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LOR­RAINE GRIF­FITHS’S GROWN-UP KIDS STILL EX­PECT TO FIND THIS CHILD­HOOD FAVOURITE IN HER BIS­CUIT TIN.

Country Style - - CONTENTS - WORDS SARAH NEIL PHO­TOG­RA­PHY AND STYLING CHINA SQUIR­REL

Lor­raine Grif­fif­fiths’s recipe for co­conut bis­cuits will al­ways be a favourite for her two chil­dren.

WHEN ASKED TO DE­SCRIBE her mother’s co­conut bis­cuits, 34-year-old Kacy Matel­jan replies, “Can I just say they taste like child­hood?” Grow­ing up in WA’S Swan Val­ley, Kacy says she spent most of her time bare­foot, play­ing with her brother and cousins among the grapevines on her fam­ily’s prop­erty or sneak­ing into the or­ange-pack­ing shed to push each other around in wooden crates on the roller con­vey­ors. But her fond­est mem­o­ries are of time spent bak­ing with her mum, Lor­raine Grif­fiths. “Sit­ting on the kitchen bench as we made the co­conut bis­cuits is such a good mem­ory of mine that it’s some­thing I can’t imag­ine not do­ing with my own chil­dren one day,” Kacy says. Lor­raine (pic­tured here with son Ben) came up with this recipe in the early 1980s. “I was look­ing for a bis­cuit I could make for the kids that was a bit health­ier, so I adapted a recipe by swap­ping half the white flour with whole­meal spelt flour and us­ing brown su­gar in­stead of white,” she says. “It’s a young heir­loom recipe, but they have to start some­where.” Kacy and Ben were only al­lowed store-bought treats on birth­days, but could count on find­ing co­conut bis­cuits in their school lunch boxes. “I don’t think I ap­pre­ci­ated hav­ing home­made bis­cuits be­cause it was all I’d ever known,” says Kacy. “It was only when I got older that I re­alised how spe­cial it was and now I as­so­ciate those bis­cuits with that safe, warm feel­ing you have as a kid.” Part of the ap­peal of the recipe is that it’s quick and easy to make. “They’re done in less than half an hour,” says Lor­raine, who now lives in Perth and works as a nurse. But she still finds time to bake co­conut bis­cuits and says “they are al­ways in the bis­cuit tin”. And Kacy can con­firm that her mum never fails to de­liver when it comes to this child­hood treat. “On nu­mer­ous oc­ca­sions I have gone straight to the bis­cuit tin to see whether she has any and I am yet to be dis­ap­pointed. They’re very more-ish and I never eat just one!”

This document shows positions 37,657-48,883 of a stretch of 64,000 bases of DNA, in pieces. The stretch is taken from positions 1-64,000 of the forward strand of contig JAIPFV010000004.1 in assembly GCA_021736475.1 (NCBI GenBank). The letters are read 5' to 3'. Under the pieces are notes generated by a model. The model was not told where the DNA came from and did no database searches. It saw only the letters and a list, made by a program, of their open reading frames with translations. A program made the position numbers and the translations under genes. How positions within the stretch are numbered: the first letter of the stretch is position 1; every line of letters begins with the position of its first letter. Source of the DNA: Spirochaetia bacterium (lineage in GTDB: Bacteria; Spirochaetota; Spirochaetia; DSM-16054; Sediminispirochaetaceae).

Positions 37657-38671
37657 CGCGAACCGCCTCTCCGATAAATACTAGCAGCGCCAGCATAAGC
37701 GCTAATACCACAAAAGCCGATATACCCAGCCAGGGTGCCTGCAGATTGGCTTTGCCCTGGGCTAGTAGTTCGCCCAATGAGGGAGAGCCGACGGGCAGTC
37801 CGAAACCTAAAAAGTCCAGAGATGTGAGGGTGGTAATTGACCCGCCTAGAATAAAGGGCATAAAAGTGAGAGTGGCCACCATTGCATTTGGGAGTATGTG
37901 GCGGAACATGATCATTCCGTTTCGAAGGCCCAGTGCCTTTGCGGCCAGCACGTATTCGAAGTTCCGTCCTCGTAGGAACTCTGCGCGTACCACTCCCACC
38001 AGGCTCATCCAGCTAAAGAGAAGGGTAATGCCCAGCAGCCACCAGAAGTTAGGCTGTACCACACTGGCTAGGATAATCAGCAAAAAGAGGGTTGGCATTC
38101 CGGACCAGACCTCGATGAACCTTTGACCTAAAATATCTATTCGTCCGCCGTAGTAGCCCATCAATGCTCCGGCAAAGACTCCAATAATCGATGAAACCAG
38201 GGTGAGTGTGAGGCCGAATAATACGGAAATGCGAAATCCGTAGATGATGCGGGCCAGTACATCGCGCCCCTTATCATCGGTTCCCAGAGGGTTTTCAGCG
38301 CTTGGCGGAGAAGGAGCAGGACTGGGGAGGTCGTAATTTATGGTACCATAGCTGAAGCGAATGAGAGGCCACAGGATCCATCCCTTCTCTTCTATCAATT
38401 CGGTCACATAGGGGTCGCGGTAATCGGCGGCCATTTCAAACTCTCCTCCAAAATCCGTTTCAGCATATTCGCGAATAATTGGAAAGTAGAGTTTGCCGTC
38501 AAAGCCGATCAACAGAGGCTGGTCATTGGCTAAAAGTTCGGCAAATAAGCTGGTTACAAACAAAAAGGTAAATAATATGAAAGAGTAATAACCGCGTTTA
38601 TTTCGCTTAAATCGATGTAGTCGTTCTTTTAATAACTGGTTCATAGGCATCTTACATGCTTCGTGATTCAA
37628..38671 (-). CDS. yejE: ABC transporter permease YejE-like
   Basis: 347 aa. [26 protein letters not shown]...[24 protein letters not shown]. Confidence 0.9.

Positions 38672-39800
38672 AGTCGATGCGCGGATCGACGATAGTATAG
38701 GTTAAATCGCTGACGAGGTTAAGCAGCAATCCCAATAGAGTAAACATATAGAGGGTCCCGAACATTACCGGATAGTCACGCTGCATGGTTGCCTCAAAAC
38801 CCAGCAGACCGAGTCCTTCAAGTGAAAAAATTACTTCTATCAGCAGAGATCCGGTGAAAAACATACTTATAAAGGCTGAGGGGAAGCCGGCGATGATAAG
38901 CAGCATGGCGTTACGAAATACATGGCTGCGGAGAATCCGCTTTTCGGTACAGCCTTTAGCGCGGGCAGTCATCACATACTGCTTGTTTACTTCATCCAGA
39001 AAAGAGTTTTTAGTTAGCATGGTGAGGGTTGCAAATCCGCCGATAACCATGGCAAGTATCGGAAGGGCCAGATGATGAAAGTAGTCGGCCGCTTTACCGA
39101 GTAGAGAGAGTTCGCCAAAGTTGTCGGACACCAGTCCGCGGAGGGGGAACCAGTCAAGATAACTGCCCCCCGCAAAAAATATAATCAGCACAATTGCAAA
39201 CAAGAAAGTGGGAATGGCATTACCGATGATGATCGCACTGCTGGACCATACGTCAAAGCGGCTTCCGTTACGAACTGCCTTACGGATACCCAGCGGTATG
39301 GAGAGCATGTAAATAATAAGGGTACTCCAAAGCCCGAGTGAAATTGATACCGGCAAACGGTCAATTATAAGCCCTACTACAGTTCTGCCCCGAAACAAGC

If you look for­ward to this page each month, you’ll love Coun­try Style Heir­loom Recipes, $16.99, a col­lec­tion of 28 recipes and the sto­ries of the peo­ple who made them spe­cial. Avail­able at mag­son­line.com.au/ coun­try-style-spe­cials

SHARE YOUR FAM­ILY FAVOURITES

Do you have a recipe that has been gen­er­a­tions passed passed down through gen­er­a­tions? Send us your recipe, the story be­hind it and a pho­to­graph (prefer­ably a copy or scan) of the rel­a­tive who passed it on. Re­mem­ber to in­clude a day­time tele­phone num­ber. Email Sarah Neil at sarah.neil@news.com.au or send a let­ter to Heir­loom Recipe, Coun­try Style, Locked Bag 5030, Alexandria NSW 2015. Note: recipes may also be pub­lished on­line at home­life.com.au

CO­CONUT BIS­CUITS

Makes 22 90g but­ter, chopped ½ cup self-rais­ing flour ½ cup whole­meal spelt flour 1 cup shred­ded co­conut ¾ cup firmly packed brown su­gar 1 ex­tra-large egg, lightly whisked 22 (about 40g) pe­can or wal­nut halves

Pre­heat oven to 175°C. Line 3 large bak­ing trays with bak­ing pa­per. Melt but­ter in a small saucepan over a low heat. Re­move from heat and set aside for 10 min­utes to cool. Com­bine flours, co­conut and brown su­gar in a large bowl. Add melted but­ter and egg, then mix un­til well com­bined. Roll ta­ble­spoon­fuls of co­conut mix­ture into balls and place, about 5cm apart to al­low room for spread­ing, on pre­pared trays. Us­ing the back of a tea­spoon, gen­tly flat­ten bis­cuits. Press a pe­can into top of each bis­cuit. Bake for 10–12 min­utes or un­til golden. Cool on trays. Store in an air­tight con­tainer.

For more heir­loom recipes, visit home­life.com.au/recipes

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